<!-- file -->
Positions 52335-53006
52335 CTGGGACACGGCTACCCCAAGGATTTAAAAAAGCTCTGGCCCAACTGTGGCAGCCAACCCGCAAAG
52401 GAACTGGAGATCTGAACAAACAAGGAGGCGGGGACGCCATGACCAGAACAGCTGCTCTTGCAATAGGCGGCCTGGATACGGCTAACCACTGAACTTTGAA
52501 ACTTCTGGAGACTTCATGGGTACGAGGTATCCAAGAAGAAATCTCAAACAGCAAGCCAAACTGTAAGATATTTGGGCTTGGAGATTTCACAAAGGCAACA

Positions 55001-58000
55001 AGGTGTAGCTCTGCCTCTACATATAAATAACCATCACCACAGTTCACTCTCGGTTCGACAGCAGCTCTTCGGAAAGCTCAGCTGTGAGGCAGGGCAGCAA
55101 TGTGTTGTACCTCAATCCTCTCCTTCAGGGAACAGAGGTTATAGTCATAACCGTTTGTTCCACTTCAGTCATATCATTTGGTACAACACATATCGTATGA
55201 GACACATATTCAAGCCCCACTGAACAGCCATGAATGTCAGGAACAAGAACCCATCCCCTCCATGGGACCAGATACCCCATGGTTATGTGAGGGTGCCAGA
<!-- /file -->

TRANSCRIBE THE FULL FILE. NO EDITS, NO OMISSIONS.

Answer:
Positions 52335-53006
52335 CTGGGACACGGCTACCCCAAGGATTTAAAAAAGCTCTGGCCCAACTGTGGCAGCCAACCCGCAAAG
52401 GAACTGGAGATCTGAACAAACAAGGAGGCGGGGACGCCATGACCAGAACAGCTGCTCTTGCAATAGGCGGCCTGGATACGGCTAACCACTGAACTTTGAA
52501 ACTTCTGGAGACTTCATGGGTACGAGGTATCCAAGAAGAAATCTCAAACAGCAAGCCAAACTGTAAGATATTTGGGCTTGGAGATTTCACAAAGGCAACA

Positions 55001-58000
55001 AGGTGTAGCTCTGCCTCTACATATAAATAACCATCACCACAGTTCACTCTCGGTTCGACAGCAGCTCTTCGGAAAGCTCAGCTGTGAGGCAGGGCAGCAA
55101 TGTGTTGTACCTCAATCCTCTCCTTCAGGGAACAGAGGTTATAGTCATAACCGTTTGTTCCACTTCAGTCATATCATTTGGTACAACACATATCGTATGA
55201 GACACATATTCAAGCCCCACTGAACAGCCATGAATGTCAGGAACAAGAACCCATCCCCTCCATGGGACCAGATACCCCATGGTTATGTGAGGGTGCCAGA